9. Scale Insects

White Spider-like Scale Insects are a common clematis flower pest

Like aphids, scale insects suck sap from host plants. Scale insects have waxy shells and lay groups of white eggs underneath leaves. Scale insects also excrete a sticky substance called honeydew, which can cause sooty black mold.

Biological controls, horticultural oils, and insecticidal soaps are usually enough to help you stay on top of a scale insect infestation. If your clematis is suffering from a large-scale insect infestation, use organic pesticides to eliminate the insects.

10. Spider Mites

Two tiny Spider Mites on a green clematis leaf

Spider mites are a group of common pests that feed on the chlorophyll found in clematis leaves. Symptoms of spider mite infestations include white webbing and brown or yellow spots on the foliage or stems. Although there are several species, the symptoms are the same.

Avoid spider mites using horticultural oils, insecticidal soap, or biological control measures such as predatory mites. Most spider mite infestations won’t cause severe harm to clematis vines as long as the insects are kept in check.

11. Whiteflies

A pair of Whiteflies on a green clematis leaf

Whiteflies are closely related to aphids and also suck sap from plants. These tiny white-flying insects can appear in large clouds whenever an infested plant is disturbed. Like scale insects, whiteflies also produce sticky honeydew that can develop into sooty black mold.

You can dislodge whiteflies using quick bursts of water from a hose. If the infestation is more serious, introduce biological control measures or use horticultural oils and insecticidal soap.

Pesticide and Insecticide Options and Solutions

A person spraying horticultural oil on the leaves of a green plant in a garden

Horticultural Oils

Horticultural oils can interrupt the breeding cycles of several clematis pests, including aphids and scale insects. Canola and neem oils are two of the most common horticultural oils widely available in grocery stores or garden centers.

Insecticidal Soap

Insecticidal soap is an effective way of eliminating pests such as aphids. These soaps kill insects by dehydrating or suffocating them. If you can’t find insecticidal soap, you can create a similar solution by mixing dish soap with warm water.

Biological Controls

Biological control methods involve using predatory organisms or insects to eliminate pests like aphids. Standard biological control measures include nematodes, predatory mites, and worms. Using biological control measures eliminates infestations without the need for chemical pesticides.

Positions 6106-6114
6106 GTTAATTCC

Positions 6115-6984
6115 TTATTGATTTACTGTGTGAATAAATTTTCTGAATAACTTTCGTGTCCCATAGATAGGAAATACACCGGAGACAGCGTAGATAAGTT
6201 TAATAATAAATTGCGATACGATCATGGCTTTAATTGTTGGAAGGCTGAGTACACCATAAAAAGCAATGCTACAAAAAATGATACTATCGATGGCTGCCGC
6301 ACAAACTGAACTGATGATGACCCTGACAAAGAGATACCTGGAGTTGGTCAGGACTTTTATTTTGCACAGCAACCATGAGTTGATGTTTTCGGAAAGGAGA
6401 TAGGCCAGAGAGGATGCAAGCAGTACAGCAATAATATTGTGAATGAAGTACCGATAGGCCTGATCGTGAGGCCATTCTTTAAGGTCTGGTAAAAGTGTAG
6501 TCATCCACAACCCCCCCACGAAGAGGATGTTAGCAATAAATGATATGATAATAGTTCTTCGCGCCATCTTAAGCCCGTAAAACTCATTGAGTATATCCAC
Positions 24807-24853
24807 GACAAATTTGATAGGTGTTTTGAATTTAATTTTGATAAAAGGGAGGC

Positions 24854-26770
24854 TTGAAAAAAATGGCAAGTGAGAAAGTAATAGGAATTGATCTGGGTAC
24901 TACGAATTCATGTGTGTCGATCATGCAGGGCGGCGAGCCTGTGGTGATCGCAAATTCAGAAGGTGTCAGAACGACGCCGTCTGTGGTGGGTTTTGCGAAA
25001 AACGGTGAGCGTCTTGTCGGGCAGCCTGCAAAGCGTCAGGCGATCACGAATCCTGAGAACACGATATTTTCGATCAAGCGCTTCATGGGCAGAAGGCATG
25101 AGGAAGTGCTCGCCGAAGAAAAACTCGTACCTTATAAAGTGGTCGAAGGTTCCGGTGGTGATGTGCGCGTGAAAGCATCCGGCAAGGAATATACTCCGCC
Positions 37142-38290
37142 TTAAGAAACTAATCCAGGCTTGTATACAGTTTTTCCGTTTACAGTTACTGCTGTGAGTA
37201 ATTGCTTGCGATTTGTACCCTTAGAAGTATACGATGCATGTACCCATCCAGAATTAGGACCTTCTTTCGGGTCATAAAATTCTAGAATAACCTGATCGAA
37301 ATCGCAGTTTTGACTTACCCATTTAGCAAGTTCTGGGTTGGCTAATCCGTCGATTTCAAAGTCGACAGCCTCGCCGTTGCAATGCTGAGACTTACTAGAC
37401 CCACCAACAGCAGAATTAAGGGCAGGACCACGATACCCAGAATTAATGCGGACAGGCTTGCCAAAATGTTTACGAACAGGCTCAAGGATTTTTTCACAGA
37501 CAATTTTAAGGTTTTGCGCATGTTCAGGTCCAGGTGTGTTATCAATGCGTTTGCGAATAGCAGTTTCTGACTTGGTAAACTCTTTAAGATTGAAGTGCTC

If your clematis is suffering from a fungal disease, fungicide is usually the easiest option. Although synthetic fungicides are available, try to use organic fungicides wherever possible. This reduces the risk of chemicals leaching into the soil or killing beneficial bacteria and insects.


If a pest infestation is severe enough, you may need to use pesticides. However, try and use organic pesticides rather than synthetic ones. Synthetic pesticides rely on chemicals that can leach into the soil around your clematis, killing beneficial bacteria.

Managing Common Clematis Pests and Diseases

Bright purple clematis flowers in bloom

Prevention is always the best cure for common clematis pests and diseases. And the best way to do that is by giving your clematis the best possible care.

Clematis grows in cool, temperate areas of the Northern Hemisphere and is relatively hardy in USDA Zones 4 to 9. Clematis vines grow best in full sun but can tolerate partial shade. Established clematis vines usually won’t need watering but water young plants regularly.

Clematis require fertile, well-draining soils that provide plenty of nutrients for flower growth. Loamy or silty soils are ideal, although others can also work with added drainage or nutrients. Feed clematis plants every 4 to 6 weeks during the growing season.

Prune your clematis at the correct time of year to promote good airflow. This reduces the risk of fungal infections like powdery mildew. Clematis are divided into three main pruning groups depending on when they flower.

It’s also worth noting that all parts of the clematis plant are considered poisonous, so it’s prudent to wear protective gloves when overseeing any care with these plants.

Wrapping Up

To get the most enjoyment from your clematis flowers, it’s vital to protect it against pests and diseases. Common clematis pests include aphids, scale insects, and spider mites. Clematis vines can also suffer from diseases such as wilt and powdery mildew. Horticultural oils, insecticidal soap, organic pesticides and fungicides can treat most problems.